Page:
I am a husband, father, son, brother, uncle and friend. I believe in sharing my talents and experiences by giving back to the community by giving my time to coaching, church and especially to the disability community. I truly believe that all men and women are created equally.
My colleague Randy Hollenbeck recently interviewed 2 Cudahy Elementary teachers. From the writings of Randy, the term bully came out of the conversation from the teachers. Specifically, that special needs families “bully” the Cudahy School Board to get what they want. This is a term that has my wife and I upset. I posted the definitions of both advocate and bully on Monday. We were accused of “attacking the teachers”. Well, calling special needs families bullies is an attack on us.
Unless you live with an individual with a disability, you have no idea what families go through. There is no possible way you can understand, unless you live it. We face discrimination every single day in one form or another. Many people have low expectations for our children with disabilities. But families do not have the same expectations as others. Some families may have unrealistic expectations, but for the most part they know what their child can do. Who knows their child better than a parent?
Are parents just supposed to trust that a school system is going to provide an appropriate education for their child? We also advocate for our other two kids as well, but we don't have to work as hard, because many of the supports are already in place. For special needs students, some of those supports need to be created within the framework of the current system.
We have the Individuals with Disabilities Education Act (IDEA). http://idea.ed.gov/ to ensure that special needs students are getting an appropriate education.
We have Individual Education Programs (IEP). This is a team of parents, advocates, teachers, school administrators and most importantly, the student. Just because an individual is non-verbal or may not understand everything does not mean that they can not make their own choices. We meet as often as needed. We always meet near the end of the school year to start the plan for the following academic year. Unless you have been part of an IEP process, you do not understand what goes on.
Over the last couple of years, I have met with many different groups in relation to education. There are still public schools in the State of Wisconsin that segregate the special needs population from the rest of the student body, in the same building. I have a hard time believing that we still have segregation in this country in 2011. When I ask, why do the parents allow this to happen, I am told that the school district says that is the way it is going to be. This is why we advocate.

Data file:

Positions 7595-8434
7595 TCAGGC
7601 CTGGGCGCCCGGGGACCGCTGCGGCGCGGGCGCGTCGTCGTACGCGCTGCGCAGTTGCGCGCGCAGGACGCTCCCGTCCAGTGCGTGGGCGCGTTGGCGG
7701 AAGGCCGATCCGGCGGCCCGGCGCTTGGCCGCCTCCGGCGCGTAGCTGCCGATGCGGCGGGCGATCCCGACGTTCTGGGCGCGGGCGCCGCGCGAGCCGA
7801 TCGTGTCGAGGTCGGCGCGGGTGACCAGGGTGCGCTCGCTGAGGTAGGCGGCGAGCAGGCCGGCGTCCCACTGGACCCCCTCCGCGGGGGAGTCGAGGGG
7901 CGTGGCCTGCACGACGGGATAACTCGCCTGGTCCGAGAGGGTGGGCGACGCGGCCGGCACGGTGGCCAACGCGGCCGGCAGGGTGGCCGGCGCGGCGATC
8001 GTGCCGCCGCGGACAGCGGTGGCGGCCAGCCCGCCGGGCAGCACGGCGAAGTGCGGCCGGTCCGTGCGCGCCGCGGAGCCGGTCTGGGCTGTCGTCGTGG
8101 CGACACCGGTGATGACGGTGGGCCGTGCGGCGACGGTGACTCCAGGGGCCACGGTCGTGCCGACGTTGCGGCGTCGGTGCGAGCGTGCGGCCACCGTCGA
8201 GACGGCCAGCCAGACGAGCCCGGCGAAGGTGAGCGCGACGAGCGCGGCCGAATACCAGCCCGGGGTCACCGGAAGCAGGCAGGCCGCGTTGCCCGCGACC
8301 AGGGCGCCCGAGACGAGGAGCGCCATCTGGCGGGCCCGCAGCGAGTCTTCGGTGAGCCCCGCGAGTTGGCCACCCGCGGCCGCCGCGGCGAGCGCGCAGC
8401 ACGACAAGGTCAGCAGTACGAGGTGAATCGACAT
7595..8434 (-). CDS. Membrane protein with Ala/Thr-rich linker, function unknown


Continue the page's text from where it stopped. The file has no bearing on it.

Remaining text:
This past weekend, we were with friends whose daughter just entered Middle School in another district. One of her teachers flat out told the parent that she could not do this, meaning educate her special needs daughter. She would not adapt the curriculum to help this child learn. Without even knowing the student, the teacher made the decision that it is not worth her time to try and educate this student because of the “label”. As I am often reminded a label is something you put on a can of soup, not a person. This is why we advocate.
Many individuals with disabilities make great advocates for themselves. Younger ones, need the help of a parent or guardian. Because a parent is persistent in trying to get the best education possible for their child, that does not make them a bully.
If a couple of people go down to City Hall and tell the Mayor that they want a Walmart in Cudahy and are very persistent about this, does this make them bullies or are they advocates?
Comments have been made that people do not think that their tax dollars should go to educating a growing population without balance toward a gifted and talented program. I have no problem with that. When I ran for school board I even mentioned in my Q & A that I supported this program. http://www.cudahynow.com/userstoriessubmitted/118522139.html.
If we start to invest in these programs for individuals at a young age, they will develop a circle of supports for later in life. It is these natural supports that will assist individuals with disabilities in the future.